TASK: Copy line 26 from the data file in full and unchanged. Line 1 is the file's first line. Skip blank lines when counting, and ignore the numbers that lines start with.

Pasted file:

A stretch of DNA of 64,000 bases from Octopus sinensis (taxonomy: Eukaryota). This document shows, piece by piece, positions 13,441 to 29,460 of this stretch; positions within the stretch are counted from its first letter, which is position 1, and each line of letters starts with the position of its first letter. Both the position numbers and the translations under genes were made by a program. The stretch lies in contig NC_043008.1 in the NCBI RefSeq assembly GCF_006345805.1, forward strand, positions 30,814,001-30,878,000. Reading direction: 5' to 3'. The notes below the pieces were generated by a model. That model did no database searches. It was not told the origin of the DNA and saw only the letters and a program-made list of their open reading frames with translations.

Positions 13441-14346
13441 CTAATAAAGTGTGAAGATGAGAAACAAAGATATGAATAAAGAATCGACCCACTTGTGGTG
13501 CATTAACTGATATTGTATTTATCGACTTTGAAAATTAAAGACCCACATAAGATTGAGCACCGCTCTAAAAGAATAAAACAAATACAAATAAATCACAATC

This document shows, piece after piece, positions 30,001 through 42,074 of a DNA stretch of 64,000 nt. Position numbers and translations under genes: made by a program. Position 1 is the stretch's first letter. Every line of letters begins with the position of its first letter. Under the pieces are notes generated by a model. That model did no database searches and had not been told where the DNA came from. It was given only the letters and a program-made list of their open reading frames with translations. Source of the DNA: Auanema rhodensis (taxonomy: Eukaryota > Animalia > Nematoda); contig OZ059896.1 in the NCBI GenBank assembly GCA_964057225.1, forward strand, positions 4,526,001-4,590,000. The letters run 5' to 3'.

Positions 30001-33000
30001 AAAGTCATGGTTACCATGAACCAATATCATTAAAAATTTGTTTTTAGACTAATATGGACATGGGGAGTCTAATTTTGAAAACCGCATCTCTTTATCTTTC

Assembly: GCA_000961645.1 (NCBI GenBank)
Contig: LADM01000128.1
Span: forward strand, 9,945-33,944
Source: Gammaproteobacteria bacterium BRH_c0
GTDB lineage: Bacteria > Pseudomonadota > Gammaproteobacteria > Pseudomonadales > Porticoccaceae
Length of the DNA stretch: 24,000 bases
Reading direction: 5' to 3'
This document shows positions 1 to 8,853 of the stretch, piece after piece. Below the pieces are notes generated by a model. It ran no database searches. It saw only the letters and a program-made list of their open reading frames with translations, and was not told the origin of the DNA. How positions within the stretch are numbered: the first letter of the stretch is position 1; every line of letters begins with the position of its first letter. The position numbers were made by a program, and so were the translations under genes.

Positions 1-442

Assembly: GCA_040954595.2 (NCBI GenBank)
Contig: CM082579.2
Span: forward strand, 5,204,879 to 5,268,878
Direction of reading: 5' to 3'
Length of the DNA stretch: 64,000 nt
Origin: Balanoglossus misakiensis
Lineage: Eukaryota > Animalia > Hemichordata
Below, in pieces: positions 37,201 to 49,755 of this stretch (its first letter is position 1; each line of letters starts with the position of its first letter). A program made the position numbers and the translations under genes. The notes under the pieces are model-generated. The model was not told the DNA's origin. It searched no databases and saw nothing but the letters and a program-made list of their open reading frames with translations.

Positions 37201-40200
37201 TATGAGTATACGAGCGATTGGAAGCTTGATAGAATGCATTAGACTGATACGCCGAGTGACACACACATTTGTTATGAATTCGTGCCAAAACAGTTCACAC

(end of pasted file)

37201 TATGAGTATACGAGCGATTGGAAGCTTGATAGAATGCATTAGACTGATACGCCGAGTGACACACACATTTGTTATGAATTCGTGCCAAAACAGTTCACAC